It wouldn’t be summer without tomatoes. Cultivated by the ancient Aztecs, tomatoes are indigenous to western South America. Spanish and Italian chefs quickly adopted tomatoes after Spanish explorers brought them to Europe in the 15th century. Northern Europeans were a little slower on the uptake. They thought tomatoes were poisonous – probably because they’re a member of the nightshade family – and did not start cultivating them until the late-16th century. Over 7,000 varieties of tomatoes are grown worldwide.
In this post we’ll be looking at tomatoes from the perspective of the Chinese traditional healing arts. Since it’s still summer in the northern hemisphere, we’re looking at summer foods. First we’ll take a brief look at their nutritional content from the Western perspective. Then we’ll discuss their various properties, actions, and common indications as seen through the lens of several thousand years of empirical evidence compiled by the Chinese healing arts community.
Western Nutritional Properties
From the Western nutritional perspective, tomatoes are a good source of vitamins C, K, and folate. They’re fairly high in the mineral potassium. And they contain significant amounts of lycopene, and beta carotene.
Important for immune system function, vitamin C is necessary for tissue repair, and the production of various neurotransmitters. Vitamin K facilitates blood clotting and bone health. Folate, also known as vitamin B9, is also important for normal tissue growth and cell function.
The mineral potassium is one of the most important in the body. Potassium helps regulate fluid metabolism. It also essential for proper functioning of our muscles, and the transmission of nerve signals.
Lycopene gives tomatoes their distinctive red color. Lycopene has been linked with controlling inflammation. It reduces heat in our circulatory system, and may be beneficial for eye problems such as macular degeneration. Beta carotene is a red-orange plant pigment. Think carrots. During digestion beta carotene is converted into vitamin A.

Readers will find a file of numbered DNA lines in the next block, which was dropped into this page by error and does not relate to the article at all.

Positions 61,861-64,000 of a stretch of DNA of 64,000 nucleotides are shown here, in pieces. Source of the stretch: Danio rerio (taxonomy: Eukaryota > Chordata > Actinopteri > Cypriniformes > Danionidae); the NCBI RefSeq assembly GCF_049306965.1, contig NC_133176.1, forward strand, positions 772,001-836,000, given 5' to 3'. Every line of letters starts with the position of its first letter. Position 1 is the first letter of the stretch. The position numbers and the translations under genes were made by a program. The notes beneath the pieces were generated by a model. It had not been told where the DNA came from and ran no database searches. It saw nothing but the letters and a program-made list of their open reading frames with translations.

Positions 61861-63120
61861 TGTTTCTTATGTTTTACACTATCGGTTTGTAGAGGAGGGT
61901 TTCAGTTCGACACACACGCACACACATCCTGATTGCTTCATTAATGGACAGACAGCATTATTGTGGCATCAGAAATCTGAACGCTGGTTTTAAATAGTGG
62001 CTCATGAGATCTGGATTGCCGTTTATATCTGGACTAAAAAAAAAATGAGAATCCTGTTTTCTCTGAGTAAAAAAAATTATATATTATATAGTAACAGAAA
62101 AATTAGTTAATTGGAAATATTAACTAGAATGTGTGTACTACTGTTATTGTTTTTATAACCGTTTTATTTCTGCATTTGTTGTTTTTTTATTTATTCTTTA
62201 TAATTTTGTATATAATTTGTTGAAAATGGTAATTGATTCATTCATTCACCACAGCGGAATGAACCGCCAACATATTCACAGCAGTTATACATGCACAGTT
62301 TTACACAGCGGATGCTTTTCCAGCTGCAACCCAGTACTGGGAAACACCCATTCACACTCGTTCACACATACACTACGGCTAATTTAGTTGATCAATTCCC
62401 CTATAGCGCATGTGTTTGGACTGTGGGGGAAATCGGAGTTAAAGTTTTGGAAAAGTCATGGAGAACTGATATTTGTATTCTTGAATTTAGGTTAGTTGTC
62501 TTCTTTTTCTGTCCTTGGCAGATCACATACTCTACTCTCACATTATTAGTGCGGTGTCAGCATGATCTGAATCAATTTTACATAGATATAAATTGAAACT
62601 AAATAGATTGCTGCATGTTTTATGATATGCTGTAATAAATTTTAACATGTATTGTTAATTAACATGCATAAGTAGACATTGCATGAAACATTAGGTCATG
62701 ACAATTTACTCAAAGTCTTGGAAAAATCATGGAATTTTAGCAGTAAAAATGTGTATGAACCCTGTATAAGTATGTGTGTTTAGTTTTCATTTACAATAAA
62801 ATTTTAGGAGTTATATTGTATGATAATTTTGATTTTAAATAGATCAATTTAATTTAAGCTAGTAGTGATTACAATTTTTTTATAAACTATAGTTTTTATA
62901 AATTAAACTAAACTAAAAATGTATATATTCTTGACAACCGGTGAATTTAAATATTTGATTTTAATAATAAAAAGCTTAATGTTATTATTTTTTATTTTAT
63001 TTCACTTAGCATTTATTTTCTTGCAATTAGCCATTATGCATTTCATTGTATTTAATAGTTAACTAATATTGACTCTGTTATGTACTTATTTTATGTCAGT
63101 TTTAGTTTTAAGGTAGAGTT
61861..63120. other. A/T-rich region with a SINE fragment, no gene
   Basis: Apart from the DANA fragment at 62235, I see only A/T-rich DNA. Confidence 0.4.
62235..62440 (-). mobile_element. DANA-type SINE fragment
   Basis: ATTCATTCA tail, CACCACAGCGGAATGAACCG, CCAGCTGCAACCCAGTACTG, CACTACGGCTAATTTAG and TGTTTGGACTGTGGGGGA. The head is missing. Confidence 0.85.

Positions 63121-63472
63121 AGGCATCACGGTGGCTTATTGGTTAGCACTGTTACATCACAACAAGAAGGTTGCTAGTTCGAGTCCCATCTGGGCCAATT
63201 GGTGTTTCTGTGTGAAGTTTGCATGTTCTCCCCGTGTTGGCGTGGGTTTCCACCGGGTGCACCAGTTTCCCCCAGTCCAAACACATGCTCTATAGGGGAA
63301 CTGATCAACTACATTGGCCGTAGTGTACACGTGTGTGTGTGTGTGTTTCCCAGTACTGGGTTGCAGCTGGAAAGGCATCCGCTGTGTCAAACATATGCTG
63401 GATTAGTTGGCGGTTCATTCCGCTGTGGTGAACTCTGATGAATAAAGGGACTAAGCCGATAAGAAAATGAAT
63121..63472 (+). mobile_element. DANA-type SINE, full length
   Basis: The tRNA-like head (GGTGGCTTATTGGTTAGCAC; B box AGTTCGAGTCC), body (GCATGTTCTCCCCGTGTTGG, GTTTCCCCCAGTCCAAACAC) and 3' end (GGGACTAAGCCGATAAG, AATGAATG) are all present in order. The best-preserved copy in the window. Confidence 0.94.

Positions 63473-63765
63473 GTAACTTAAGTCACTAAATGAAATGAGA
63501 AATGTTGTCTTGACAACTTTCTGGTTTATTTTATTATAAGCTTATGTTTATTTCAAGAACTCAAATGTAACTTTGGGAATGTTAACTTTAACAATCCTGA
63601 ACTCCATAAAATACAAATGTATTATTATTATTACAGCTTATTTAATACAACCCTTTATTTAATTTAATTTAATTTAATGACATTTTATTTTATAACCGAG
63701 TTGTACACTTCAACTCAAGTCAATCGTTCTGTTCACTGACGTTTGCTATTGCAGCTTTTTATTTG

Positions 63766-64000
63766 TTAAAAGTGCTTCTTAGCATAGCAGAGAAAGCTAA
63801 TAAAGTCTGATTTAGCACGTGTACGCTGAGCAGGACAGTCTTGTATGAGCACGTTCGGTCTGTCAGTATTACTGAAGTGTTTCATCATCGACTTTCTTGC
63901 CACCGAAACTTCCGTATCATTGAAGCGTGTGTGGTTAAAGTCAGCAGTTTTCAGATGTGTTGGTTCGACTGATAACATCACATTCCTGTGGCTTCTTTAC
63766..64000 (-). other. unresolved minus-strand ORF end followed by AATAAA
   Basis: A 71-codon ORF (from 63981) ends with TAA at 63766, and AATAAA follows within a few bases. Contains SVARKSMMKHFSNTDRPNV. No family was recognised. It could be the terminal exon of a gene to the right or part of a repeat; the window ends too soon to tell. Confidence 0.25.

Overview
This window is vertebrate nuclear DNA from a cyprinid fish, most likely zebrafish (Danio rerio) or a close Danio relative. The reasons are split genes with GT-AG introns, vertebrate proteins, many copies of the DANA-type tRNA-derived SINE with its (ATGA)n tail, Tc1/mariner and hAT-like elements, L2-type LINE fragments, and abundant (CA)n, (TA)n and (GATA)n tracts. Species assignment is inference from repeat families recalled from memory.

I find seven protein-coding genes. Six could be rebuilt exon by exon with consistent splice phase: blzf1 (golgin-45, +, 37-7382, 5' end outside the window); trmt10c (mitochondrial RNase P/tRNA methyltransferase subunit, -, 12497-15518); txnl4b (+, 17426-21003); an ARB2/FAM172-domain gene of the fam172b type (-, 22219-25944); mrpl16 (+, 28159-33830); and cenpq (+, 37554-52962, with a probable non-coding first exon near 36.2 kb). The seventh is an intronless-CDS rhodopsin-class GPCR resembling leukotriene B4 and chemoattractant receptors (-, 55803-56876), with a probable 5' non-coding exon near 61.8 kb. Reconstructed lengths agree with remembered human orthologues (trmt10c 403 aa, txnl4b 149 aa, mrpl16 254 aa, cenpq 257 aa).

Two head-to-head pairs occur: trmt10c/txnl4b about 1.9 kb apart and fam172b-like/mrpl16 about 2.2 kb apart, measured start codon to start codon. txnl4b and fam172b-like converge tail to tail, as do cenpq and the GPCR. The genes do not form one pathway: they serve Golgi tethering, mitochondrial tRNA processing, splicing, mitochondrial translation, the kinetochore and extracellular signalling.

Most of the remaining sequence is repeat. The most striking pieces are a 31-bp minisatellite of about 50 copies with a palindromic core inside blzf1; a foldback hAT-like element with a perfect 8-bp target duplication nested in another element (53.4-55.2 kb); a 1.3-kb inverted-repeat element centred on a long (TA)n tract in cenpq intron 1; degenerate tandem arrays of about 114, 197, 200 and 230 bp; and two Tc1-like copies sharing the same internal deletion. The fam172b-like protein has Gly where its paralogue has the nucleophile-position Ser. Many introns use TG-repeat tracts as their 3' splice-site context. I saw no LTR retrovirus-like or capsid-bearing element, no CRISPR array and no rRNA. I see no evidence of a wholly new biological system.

Chinese Nutritional Properties
From the perspective of the Chinese traditional healing arts, tomatoes are cool energetically. They have both sweet and sour flavors, and they influence the Stomach and Liver.
The cool thermal temperature functions to reduce internal heat. Because tomatoes influence the Stomach and Liver, they specifically cool heat in those two organs. In contemporary terminology, you could say the cooling function is anti-inflammatory.
The sweet flavor is tonifying. Tonifying foods, or herbs, make things firmer and stronger by increasing energy, and reinforcing metabolic function. The sour flavor is astringent. It’s stabilizing and binding. In the context of food therapy, astringency keeps things in place. The sour flavor is particularly effective at helping the body retain fluids by preventing loss through sweating, diarrhea, or excess urination.
Let’s see how these properties are reflected in tomatoes. Tomatoes cool and promote body fluids, relieve thirst, and moisten dryness. They reinforce Stomach function, and can be used in cases of weak appetite, indigestion, even constipation. However, they also cool an overactive, over-heated Stomach. Symptoms of Stomach heat include bad breath, or an overly active appetite.
Tomatoes also enter the Liver to clear Liver “heat,” purify the blood, and relax and detox the body in general. Common symptoms of Liver heat include high blood pressure, temporal headaches, blood-shot eyes, and short tempers.
The Chinese healing arts are all about correcting imbalance. If someone’s too hot, then specific foods are used to cool them. But if used improperly, they can actually cause more damage than good. In this case, people who are over-weight, or have slow metabolism, must exercise caution with cooling foods such as tomatoes. Over-consumption of tomatoes, particularly raw tomatoes, can further cool metabolic function, leading to fatigue, tiredness, weakened digestive function, and symptoms such as diarrhea.